Whenever pro-amnesty groups would claim we need illegal immigrants to do the work U.S. citizens do not want to do, my blood would boil. Maybe I felt that way because in my youth I worked as a dishwasher, floor cleaner, landscaper and factory shop gopher. I disagreed with their exaggerated premise.

Sure, illegal immigrants occupy many lower-paying manual labor jobs, but that’s because their skills and education don’t allow them to “steal” better jobs. Or at least that is what I told myself.

Five years ago my thoughts on legal and illegal immigrants began to moderate. We ran a series of columns in our construction magazines authored by Ricardo Gonzalez, founder of Bilingual America. Gonzalez, who also advises companies on Hispanic labor issues, presented “the rest of the story” for those of us who knew only one side of the debate.

According to Gonzales, many immigrants are chosen by their families to go to the U.S. They pool whatever meager resources they have and send their husbands, sons or daughters to the U.S. They hope to share in the American dream, or at least gather some crumbs from our tables, and send a few dollars back to their families.

Many enter the U.S. illegally because qualifying for a visa can take years or decades, if they even qualify. Often, this means risking their lives by trusting smugglers to sneak them across the border. USA Today recently detailed the roadblocks to legal immigration. The rules clearly are stacked against the common laborer.

If successful in crossing the border, illegal immigrants typically find refuge in overcrowded housing and work as day laborers for whatever cash is offered. Some buy forged documents in order to get low-paying jobs. Few experience anything close to the American dream.

Still, I told myself, illegal immigrants are hurting the U.S. economy. Although I was developing compassion for their situations, what they were doing was wrong. They need us. We don’t need them.

I recently learned I was wrong.

As it turns out, most U.S. citizens aren’t all that interested in doing some of the hardest jobs in our society, especially for low wages. In some cases, we do need them.

One of our construction-focused media brands,Roofing Contractor, holds an annual conference called Best of Success. This year I attended a roundtable among contractors. During this off-the-record discussion, participants transparently shared the realities of hiring and retaining workers in today’s cut-throat construction market.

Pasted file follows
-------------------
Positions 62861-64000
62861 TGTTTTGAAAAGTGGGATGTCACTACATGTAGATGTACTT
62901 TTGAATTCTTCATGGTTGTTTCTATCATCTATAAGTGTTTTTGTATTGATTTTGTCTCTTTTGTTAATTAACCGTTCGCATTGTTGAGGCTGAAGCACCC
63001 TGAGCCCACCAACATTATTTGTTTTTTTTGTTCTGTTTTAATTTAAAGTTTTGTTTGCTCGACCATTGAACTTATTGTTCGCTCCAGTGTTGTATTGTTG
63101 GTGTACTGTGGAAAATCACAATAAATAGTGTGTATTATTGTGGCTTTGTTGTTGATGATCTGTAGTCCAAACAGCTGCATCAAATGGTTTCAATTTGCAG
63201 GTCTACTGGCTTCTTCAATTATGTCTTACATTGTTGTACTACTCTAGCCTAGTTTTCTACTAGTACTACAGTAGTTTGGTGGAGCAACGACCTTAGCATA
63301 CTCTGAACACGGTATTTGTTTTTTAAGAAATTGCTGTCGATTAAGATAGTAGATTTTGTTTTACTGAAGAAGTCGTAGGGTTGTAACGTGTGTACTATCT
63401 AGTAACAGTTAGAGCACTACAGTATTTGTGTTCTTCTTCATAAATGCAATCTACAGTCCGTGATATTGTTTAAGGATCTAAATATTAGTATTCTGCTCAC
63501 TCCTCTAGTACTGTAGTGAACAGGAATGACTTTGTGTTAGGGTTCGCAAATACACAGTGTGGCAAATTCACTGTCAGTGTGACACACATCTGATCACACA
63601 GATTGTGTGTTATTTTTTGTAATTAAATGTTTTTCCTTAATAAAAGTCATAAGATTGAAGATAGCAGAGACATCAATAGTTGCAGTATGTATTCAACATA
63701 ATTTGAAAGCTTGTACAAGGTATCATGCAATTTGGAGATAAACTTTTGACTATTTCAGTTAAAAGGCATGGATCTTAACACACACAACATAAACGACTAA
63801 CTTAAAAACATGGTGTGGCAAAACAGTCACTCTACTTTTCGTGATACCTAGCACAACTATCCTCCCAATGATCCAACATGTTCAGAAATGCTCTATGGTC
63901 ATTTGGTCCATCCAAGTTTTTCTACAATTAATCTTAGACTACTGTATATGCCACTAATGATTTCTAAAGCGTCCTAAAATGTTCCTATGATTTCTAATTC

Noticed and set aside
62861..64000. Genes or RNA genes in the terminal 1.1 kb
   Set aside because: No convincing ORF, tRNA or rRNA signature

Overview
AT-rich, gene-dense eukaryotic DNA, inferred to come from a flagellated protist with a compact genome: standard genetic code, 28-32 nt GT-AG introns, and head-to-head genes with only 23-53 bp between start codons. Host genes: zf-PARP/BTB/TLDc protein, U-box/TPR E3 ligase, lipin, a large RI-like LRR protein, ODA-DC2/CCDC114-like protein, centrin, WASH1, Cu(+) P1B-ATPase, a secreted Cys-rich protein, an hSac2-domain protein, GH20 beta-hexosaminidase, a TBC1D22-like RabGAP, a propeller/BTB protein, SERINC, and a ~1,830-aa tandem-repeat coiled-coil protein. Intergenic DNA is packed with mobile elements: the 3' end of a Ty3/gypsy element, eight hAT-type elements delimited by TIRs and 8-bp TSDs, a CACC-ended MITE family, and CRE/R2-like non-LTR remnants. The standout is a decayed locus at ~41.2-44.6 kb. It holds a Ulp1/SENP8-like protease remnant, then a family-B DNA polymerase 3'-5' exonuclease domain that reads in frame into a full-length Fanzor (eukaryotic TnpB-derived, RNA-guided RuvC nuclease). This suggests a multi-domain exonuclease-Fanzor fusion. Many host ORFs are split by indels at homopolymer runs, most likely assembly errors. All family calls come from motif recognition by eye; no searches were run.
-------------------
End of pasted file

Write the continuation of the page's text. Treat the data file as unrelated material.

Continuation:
Their most pressing challenge is finding workers willing to do the hard manual labor that roofing requires. Several companies recently lost workers when Immigration & Customs Enforcement (ICE) agents found the workers had forged their papers. The employees, including many long-term, high-value workers, were deported.

At the height of the recession, one large contracting company lost 25 percent of its workforce because of deportation. “No problem,” the owners thought. “We’ll get tons of applicants in this economy.”

Guess what? Despite aggressively advertising the openings, they received only a handful of resumes. None of the applicants worked out. The company is still searching.

All but one of the companies represented in the roundtable decried the lack of interest from home-grown local workers. They especially were outraged by interviewees who elected to keep receiving unemployment, rather than accept a job on a roofing crew.

In trying to wrap my mind around this issue, I’m left with two questions. If nationwide unemployment of nearly 10 percent (higher in some markets) cannot stimulate citizens to accept these jobs, what will?

Also, what can we do to improve the increasingly dangerous job of protecting our borders?

My conclusions are diametrically opposed to my position a few years ago. First, I believe it’s time we substantially expand our legal immigration programs to allow entry of more workers with manual labor and service industry skills.

Second, we should develop an amnesty program that allows illegal workers to stay in the U.S. if they have a sponsoring employer, with the caveat that they have verified job skills and a clean record. Adding these workers to our tax roles would go a long way toward mending our economy and filling some holes in our labor force. 

I understand if you disagree with my ideas on illegal immigration. A few years ago, I would not have agreed with me either.

I’ve had the benefit of seeing desperately poor people in Mexico, Ecuador, Guatemala, Dominican Republic, Jamaica and South Africa. Put me in their shoes for even one day and I, too, would try anything to gain entry into the U.S. in order to seek work.

Let’s help immigrants legally share in a modest version of the American dream. With new elected officials heading to Washington and our state capitols, now is good time to rethink immigration.

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